My goal for today is to be able to understanding and describe the 4 clustering algorithms below. The source medium post in linked below!

Describe Mean-Shift clustering.

Mean-Shift clustering uses sliding windows to find dense areas of data points and cluster them together. It works as follows:

  1. Plot data points into a two-dimensional space

  2. Randomly start at a given point with a circular sliding window of radius r

  3. Continue shifting the kernel to a higher density region till convergence. This is done so by shifting the center point to the mean of the data points within the sliding window. The density is measured by how many points are inside the window

  4. Continue to shift the kernel until it’s not possible to accommodate for more points within the kernel

This process is repeated with many different data points and sliding windows until all the points lie within a window. The window with multiple sliding windows overlapping and with the most data points is preserved and data points are then clustered together based on the sliding window. The benefit is that you don’t need to select the number of clusters! The downside is you need to select the appropriate radius for your sliding window.

Describe Density-Based Spatial clustering of Applications with Noise (DBSCAN).

DBSCAN is a density-based clustering algorithm that uses two main hyperparameters: epsilon and minimum data points. It works as follows:

  1. Randomly start at a data point that hasn’t been visited

  2. All the data points within epsilon distance are neighbourhood points

  3. If the number of neighbouring points exceed the minimum pre-determined data points, we would start the clustering process, otherwise it would be labelled as noise

  4. The data points within the epsilon distance of the first data point of the new cluster would become part of the same cluster. This process is repeated for all the new data points until convergence

  5. Once we completed the current cluster, we would randomly jump to a new unvisited point to potentially form new clusters. This process is repeated until you have visited all the data points

DBSCAN doesn’t require you to pre-determined the number of clusters and it identifies outliers as noises! It can also form different size and shape clusters. The drawback is that DBSCAN doesn’t work well when clusters have different density as this is difficult to capture with a single epsilon and minimum data points thresholds.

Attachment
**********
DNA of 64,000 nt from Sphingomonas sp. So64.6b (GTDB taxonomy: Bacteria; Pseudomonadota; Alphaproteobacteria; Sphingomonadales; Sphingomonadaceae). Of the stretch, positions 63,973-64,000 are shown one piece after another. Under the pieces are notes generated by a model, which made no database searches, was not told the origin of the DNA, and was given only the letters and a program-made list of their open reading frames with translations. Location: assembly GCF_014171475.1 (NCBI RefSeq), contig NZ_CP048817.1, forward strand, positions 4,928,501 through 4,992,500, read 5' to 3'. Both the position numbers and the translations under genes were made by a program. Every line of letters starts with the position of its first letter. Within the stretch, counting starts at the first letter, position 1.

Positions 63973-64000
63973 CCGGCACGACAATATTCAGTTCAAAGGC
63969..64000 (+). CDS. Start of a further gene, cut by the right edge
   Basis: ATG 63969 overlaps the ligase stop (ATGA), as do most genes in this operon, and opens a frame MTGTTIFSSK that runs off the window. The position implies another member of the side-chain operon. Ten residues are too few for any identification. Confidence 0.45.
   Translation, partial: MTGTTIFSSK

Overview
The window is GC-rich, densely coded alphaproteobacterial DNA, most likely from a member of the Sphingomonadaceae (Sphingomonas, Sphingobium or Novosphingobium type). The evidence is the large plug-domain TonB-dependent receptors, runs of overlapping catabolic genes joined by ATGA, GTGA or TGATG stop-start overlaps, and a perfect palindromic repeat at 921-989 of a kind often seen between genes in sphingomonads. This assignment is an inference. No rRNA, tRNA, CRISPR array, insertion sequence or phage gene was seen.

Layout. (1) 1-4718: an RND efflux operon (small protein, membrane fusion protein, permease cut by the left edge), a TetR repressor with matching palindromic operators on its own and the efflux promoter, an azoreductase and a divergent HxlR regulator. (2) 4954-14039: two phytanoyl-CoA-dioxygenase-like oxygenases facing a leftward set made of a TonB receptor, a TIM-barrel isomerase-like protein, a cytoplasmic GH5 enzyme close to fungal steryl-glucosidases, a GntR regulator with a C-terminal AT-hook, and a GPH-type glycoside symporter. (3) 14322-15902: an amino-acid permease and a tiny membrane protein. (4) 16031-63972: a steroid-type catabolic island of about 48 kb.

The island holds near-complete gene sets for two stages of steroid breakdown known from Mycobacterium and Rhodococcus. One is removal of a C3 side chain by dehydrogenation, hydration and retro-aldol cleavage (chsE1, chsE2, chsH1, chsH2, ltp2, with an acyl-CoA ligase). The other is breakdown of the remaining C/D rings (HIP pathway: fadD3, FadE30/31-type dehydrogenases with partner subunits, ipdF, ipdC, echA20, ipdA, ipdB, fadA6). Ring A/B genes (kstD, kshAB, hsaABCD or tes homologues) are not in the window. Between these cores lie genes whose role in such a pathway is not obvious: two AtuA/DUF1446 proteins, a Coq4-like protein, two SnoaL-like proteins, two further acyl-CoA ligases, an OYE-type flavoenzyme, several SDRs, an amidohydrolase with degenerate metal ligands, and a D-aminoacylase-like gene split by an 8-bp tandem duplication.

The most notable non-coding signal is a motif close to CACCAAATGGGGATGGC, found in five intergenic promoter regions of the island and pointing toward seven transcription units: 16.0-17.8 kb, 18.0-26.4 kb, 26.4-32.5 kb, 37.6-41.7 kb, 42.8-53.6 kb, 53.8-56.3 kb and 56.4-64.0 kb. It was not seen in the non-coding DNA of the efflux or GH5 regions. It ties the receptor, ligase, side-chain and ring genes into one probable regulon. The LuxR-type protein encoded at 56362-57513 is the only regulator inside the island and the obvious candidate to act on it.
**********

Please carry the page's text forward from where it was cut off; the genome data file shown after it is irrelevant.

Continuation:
Describe Expectation-Maximisation (EM) clustering with Gaussian Mixture Models (GMM).

Using the GMM allows us to use the mean and standard deviation to describe the shape of the clusters. We assume that data points are Gaussian distributed. Each Gaussian distribution is assigned to a single cluster. We use expectation-maximisation to find the optimal mean and standard deviation for each gaussian distribution. It works as follows:

  1. Select the number of clusters and randomly initialised the Gaussian parameters for each cluster

  2. Given the Gaussian distribution of each cluster, compute the probability that each data point belongs to a cluster. The closer the point is to the Gaussian’s center, the more likely it belongs to that cluster

  3. Based on the probabilities, we compute a new set of Gaussian parameters to maximise the probabilities of data points within the clusters. Repeat step 2 and 3 until convergence

GMMs are very flexible in terms of cluster covariance and it covers different shape of clusters. KMeans is a special case of GMM. In addition, GMMs use probabilities means that each data point can have multiple clusters with different probabilities.

Describe Agglomerative Hierarchical clustering.

Agglomerative clustering is a bottom-up approach that works as follows:

  1. Treat each data point as a single cluster

  2. Use a distance metric to measure the distance between two clusters

  3. Each iteration, we would combine two clusters with the shortest distance into one cluster

  4. Repeat step 3 until we reach the root of the tree (one cluster which contains all the data points)

Hierarchical clustering doesn’t require us to specify number of clusters. We can specify the number of clusters (that looks best) once we have computed the whole dendrogram! The algorithm is not sensitive to the choice of distance metric.

Ryan

Ryan

Data Scientist

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